Scapholunate advanced collapse (SLAC), is commonly known as SLAC wrist. This is a pattern of wrist malalignment that has been attributed to post-traumatic or spontaneous osteoarthritis of the wrist or an undiagnosed or untreated scapholunate ligament sprain injury and rotatory subluxation of the scaphoid bone.
A sprain is a stretching or tearing of ligaments — the tough bands of fibrous tissue that connect two bones together in your joints. Wrist sprain is the most common location after an upper extremity injury.
Initial treatment includes rest, ice, compression and elevation. Mild sprains can be successfully treated at home. Severe sprains sometimes require surgery to repair torn ligaments.
The difference between a sprain and a strain is that a sprain injures the bands of tissue that connect two bones together, while a strain involves an injury to a muscle or to the band of tissue that attaches a muscle to a bone.
HAND & WRIST ANATOMY
Limited ability to move the affected joint
Hearing or feeling a “pop” in your joint at the time of injury
Walking or exercising in an uneven position
Twisting during an athletic activity
Landing on an outstretched hand during a fall
Skiing injury or overextension when playing racquet sports, such as tennis
Children have areas of softer tissue, called growth plates, near the ends of their bones. The ligaments around a joint are often stronger than these growth plates, so children are more likely to experience a fracture than a sprain.
Avoid activities that cause pain, swelling or discomfort. But don’t avoid all physical activity.
Even if you’re seeking medical help, ice the area immediately. Use an ice pack or slush bath of ice and water for 15 to 20 minutes each time and repeat every two to three hours while you’re awake for the first few days after the injury.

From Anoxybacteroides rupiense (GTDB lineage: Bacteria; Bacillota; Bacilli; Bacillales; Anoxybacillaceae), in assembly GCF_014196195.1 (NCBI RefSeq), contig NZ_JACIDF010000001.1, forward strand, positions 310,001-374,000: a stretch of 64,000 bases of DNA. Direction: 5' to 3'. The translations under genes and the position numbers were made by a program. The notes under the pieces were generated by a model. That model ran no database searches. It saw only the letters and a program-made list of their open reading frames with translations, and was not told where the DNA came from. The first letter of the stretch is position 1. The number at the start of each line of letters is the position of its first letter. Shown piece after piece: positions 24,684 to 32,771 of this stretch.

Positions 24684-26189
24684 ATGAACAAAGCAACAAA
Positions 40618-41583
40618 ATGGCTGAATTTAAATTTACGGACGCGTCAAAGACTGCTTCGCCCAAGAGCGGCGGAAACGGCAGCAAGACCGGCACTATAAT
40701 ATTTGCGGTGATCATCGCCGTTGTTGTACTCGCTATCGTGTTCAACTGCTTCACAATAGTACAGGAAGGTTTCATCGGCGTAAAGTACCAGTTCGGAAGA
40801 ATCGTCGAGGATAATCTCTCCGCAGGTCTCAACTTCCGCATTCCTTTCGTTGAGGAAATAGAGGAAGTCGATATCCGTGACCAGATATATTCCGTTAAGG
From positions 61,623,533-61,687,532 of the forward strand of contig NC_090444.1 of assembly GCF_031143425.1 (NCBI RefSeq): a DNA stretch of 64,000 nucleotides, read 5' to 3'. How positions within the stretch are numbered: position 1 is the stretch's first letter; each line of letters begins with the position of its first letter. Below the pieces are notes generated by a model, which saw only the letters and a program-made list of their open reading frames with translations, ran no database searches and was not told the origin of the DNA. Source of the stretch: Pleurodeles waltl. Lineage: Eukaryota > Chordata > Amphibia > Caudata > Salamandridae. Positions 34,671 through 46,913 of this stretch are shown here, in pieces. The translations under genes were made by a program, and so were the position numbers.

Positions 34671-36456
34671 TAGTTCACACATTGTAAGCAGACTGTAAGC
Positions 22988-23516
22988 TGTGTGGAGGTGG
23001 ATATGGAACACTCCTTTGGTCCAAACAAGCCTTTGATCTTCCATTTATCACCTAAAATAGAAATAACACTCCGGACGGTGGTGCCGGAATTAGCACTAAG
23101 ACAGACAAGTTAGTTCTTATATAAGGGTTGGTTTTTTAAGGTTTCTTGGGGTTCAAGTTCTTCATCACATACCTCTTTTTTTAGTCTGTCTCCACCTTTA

To help stop swelling, compress the area with an elastic bandage until the swelling stops. Don’t wrap it too tightly or you may hinder circulation. Begin wrapping at the end farthest from your heart. Loosen the wrap if the pain increases, the area becomes numb or swelling is occurring below the wrapped area.
Elevate the injured area above the level of your heart, especially at night, which allows gravity to help reduce swelling.
Over-the-counter pain medications such as ibuprofen (Advil, Motrin IB, others) and acetaminophen (Tylenol, others) also can be helpful.
After the first two days, gently begin to use the injured area. You should see a gradual, progressive improvement in the joint’s ability to support your weight or your ability to move without pain. Recovery from sprains can take days to months.
A physical therapist can help you to maximize stability and strength of the injured joint or limb. Your doctor may suggest that you immobilize the area with a brace or splint. For some injuries, such as a torn ligament, surgery may be considered.
CONTACTING DR. PERLMUTTER
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IF YOU PERCEIVE AN EMERGENCY, PLEASE CALL 911 OR GO TO THE EMERGENCY ROOM ASAP.
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